Conflicts surrounding linguistic diversity are central to Diverse by Design, an institutional case study of an Hispanic-Serving Institution—in fact, the most ethnically diverse university in the midwest—situated within a metropolitan area shaped by immigration and migration. Christopher Schroeder examines the interactions of the institution and individuals, highlighting a cohort of Latino students enrolled in a special admissions program. He analyzes the ways that institutional language policies and literacy philosophies shape student experience within this institution, where ethnolinguistic diversity is framed as an educational obstacle to overcome rather than an intellectual opportunity to exploit.

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Dog Whistles, Walk-Backs, and Washington Handshakes

Decoding the Jargon, Slang, and Bluster of American Political Speech

Chuck McCutcheon

To the amusement of the pundits and the regret of the electorate, our modern political jargon has become even more brazenly two-faced and obfuscatory than ever. Where once we had Muckrakers, now we have Bed-Wetters. Where Blue Dogs once slept peaceably in the sun, Attack Dogs now roam the land. During election season—a near constant these days—the coded rhetoric of candidates and their spin doctors, and the deliberately meaningless but toxic semiotics of the wing nuts and backbenchers, reach near-Orwellian levels of self-satisfaction, vitriol, and deceit. The average NPR or talk radio listener, MSNBC or Fox News viewer, or blameless New York Times or Wall Street Journal reader is likely to be perplexed, nonplussed, and lulled into a state of apathetic resignation and civic somnolence by the rapid-fire incomprehensibility of political pronouncement and commentary—which is, frankly, putting us exactly where the pundits want us.

Dog Whistles, Walk-Backs, and Washington Handshakes is a tonic and a corrective. It is a reference and field guide to the language of politics by two veteran observers that not only defines terms and phrases but also explains their history and etymology, describes who uses them against whom, and why, and reveals the most telling, infamous, amusing, and shocking examples of their recent use. It is a handbook of lexicography for the Wonkette and This Town generation, a sleeker, more modern Safire’s Political Dictionary, and a concise, pointed, bipartisan guide to the lies, obfuscations, and helical constructions of modern American political language, as practiced by real-life versions of the characters on House of Cards.

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Edge-Based Clausal Syntax

A Study of (Mostly) English Object Structure

Paul M. Postal

An argument that there are three kinds of English grammatical objects, each with different syntactic properties.

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El espanol en contacto con otras lenguas

El espanol en contacto con otras lenguas is the first comprehensive historical, social, and linguistic overview of Spanish in contact with other languages in all of its major contexts in Spain, the United States, and Latin America. In this significant contribution to the field of Hispanic linguistics, Carol A. Klee and Andrew Lynch explore the historical and social factors that have shaped contact varieties of the Spanish language, synthesizing the principle arguments and theories about language contact, and examining linguistic changes in Spanish phonology, morphology and syntax, and pragmatics. Individual chapters analyze particular contact situations: in Spain, contact with Basque, Catalan, Valencian, and Galician; in Mexico, Central, and South America, contact with Nahuatl, Maya, Quechua, Aimara, and Guarani; in the Southern Cone, contact with other principle European languages such as Portuguese, Italian, English, German, and Danish; in the United States, contact with English. A separate chapter explores issues of creolization in the Philippines and the Americas and highlights the historical influence of African languages on Spanish, primarily in the Caribbean and Equatorial Guinea. Written in Spanish, this detailed synthesis of wide-ranging research will be a valuable resource for scholars of Hispanic linguistics, language contact, and sociolinguistics.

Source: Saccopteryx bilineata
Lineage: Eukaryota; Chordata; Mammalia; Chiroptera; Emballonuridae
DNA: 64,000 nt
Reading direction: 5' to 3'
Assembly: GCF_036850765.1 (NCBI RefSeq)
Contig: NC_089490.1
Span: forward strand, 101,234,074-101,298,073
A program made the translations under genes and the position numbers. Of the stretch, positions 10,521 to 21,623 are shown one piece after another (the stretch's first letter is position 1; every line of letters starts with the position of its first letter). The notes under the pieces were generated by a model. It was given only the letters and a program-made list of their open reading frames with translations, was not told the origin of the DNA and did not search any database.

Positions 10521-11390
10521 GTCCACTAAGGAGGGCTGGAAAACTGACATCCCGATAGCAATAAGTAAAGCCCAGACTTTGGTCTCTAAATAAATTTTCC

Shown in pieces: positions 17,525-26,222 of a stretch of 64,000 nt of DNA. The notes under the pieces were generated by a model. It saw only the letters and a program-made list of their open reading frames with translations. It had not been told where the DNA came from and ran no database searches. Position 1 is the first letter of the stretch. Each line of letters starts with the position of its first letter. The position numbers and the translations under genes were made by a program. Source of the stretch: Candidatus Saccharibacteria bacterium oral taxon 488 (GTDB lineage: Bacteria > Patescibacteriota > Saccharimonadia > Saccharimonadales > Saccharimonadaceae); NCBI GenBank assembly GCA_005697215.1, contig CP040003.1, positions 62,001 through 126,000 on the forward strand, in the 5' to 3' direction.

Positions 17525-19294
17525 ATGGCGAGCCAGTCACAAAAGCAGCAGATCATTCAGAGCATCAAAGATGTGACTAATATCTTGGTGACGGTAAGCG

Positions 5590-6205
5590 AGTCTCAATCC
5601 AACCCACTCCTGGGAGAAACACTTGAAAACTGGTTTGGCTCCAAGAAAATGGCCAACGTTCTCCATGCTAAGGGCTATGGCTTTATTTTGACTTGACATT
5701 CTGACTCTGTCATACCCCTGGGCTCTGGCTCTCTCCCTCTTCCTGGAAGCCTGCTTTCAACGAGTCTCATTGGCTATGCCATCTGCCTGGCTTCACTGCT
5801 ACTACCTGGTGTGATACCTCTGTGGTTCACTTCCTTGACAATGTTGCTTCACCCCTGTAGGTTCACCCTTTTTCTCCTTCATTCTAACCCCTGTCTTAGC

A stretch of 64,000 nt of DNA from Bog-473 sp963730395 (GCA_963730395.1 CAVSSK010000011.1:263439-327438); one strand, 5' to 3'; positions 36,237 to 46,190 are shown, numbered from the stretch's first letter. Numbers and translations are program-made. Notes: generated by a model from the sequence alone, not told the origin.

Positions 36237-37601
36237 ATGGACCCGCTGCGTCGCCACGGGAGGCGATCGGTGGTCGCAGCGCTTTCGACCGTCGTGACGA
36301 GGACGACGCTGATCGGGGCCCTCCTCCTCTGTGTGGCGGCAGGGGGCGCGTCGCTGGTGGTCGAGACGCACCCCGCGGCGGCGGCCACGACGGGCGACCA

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English as a Lingua Franca in ASEAN

A Multilingual Model

Andy Kirkpatrick

The lingua franca role of English, coupled with its status as the official language of ASEAN, has important implications for language policy and language education. These include the relationship between English, the respective national languages of ASEAN and thousands of local languages. How can the demand for English be balanced against the need for people to acquire their national language and mother tongue? While many will also need a regional lingua franca, they are learning English as the first foreign language from primary school in all ASEAN countries. Might not this early introduction of English threaten local languages and children’s ability to learn? Or can English be introduced and taught in such a way that it can complement local languages rather than replace them? The aim of this book is to explore questions such as these and then make recommendations on language policy and language education for regional policymakers. The book will be important for regional policymakers and language education professionals. It should also benefit language teachers, especially, but by no means exclusively, English language teachers. The book will be of interest to all who are interested in the development of English as an international language and the possible implications of this upon local languages and cultures.